- Brittany Bir, the chief operating officer of the U.S. campus for French coding school 42, says that education should be like children learning to walk and to talk and is better suited in the art of practice and doing, rather than listening under a professor.
- Bir, a former student of the coding academy, says that a typical day in the school is students receiving an assignment, interfacing with each other and researching online, and setting out to self-teach the curriculum.
- The Silicon Valley-based campus, which currently enrolls 250 students, is part of 42’s global effort to credential 10,000 learners in five years.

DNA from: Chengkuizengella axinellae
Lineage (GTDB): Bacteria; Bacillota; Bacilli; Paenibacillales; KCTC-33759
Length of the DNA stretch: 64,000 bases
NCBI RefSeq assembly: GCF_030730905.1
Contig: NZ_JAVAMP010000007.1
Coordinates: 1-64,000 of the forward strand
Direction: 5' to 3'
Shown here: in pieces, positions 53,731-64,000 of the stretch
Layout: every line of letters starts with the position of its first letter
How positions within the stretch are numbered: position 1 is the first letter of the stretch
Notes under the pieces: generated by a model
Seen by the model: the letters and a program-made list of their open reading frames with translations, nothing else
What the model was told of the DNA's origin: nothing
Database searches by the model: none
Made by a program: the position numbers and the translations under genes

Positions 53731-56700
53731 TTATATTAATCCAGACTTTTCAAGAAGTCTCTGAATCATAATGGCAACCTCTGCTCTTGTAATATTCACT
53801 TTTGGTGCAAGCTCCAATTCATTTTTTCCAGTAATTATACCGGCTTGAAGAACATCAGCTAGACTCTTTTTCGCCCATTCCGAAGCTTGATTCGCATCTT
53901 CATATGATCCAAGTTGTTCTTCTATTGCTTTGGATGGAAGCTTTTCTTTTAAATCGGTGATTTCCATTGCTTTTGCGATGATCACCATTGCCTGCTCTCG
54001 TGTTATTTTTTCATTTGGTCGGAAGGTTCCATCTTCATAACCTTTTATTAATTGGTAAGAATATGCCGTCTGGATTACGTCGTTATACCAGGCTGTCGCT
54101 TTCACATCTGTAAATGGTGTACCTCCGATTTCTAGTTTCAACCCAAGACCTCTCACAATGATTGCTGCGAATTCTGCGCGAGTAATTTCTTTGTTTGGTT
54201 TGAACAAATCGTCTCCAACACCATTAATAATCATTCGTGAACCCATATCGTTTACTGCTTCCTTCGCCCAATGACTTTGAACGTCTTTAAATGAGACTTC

The challenge of schools without instructors and self-paced assignments is that much of the same material received from paying for an academy can be researched online. And ironically enough, this is the way that students are encouraged to learn principles and mastery of coding.
Academic officials can draw from this irony, however, to reinvent creative ways of supplementing academic degree programs. Deans and department chairs can develop key research projects and analysis assignments to require that students dive deeper into understanding an industry, or working to discover professional niches that may be of interest to them.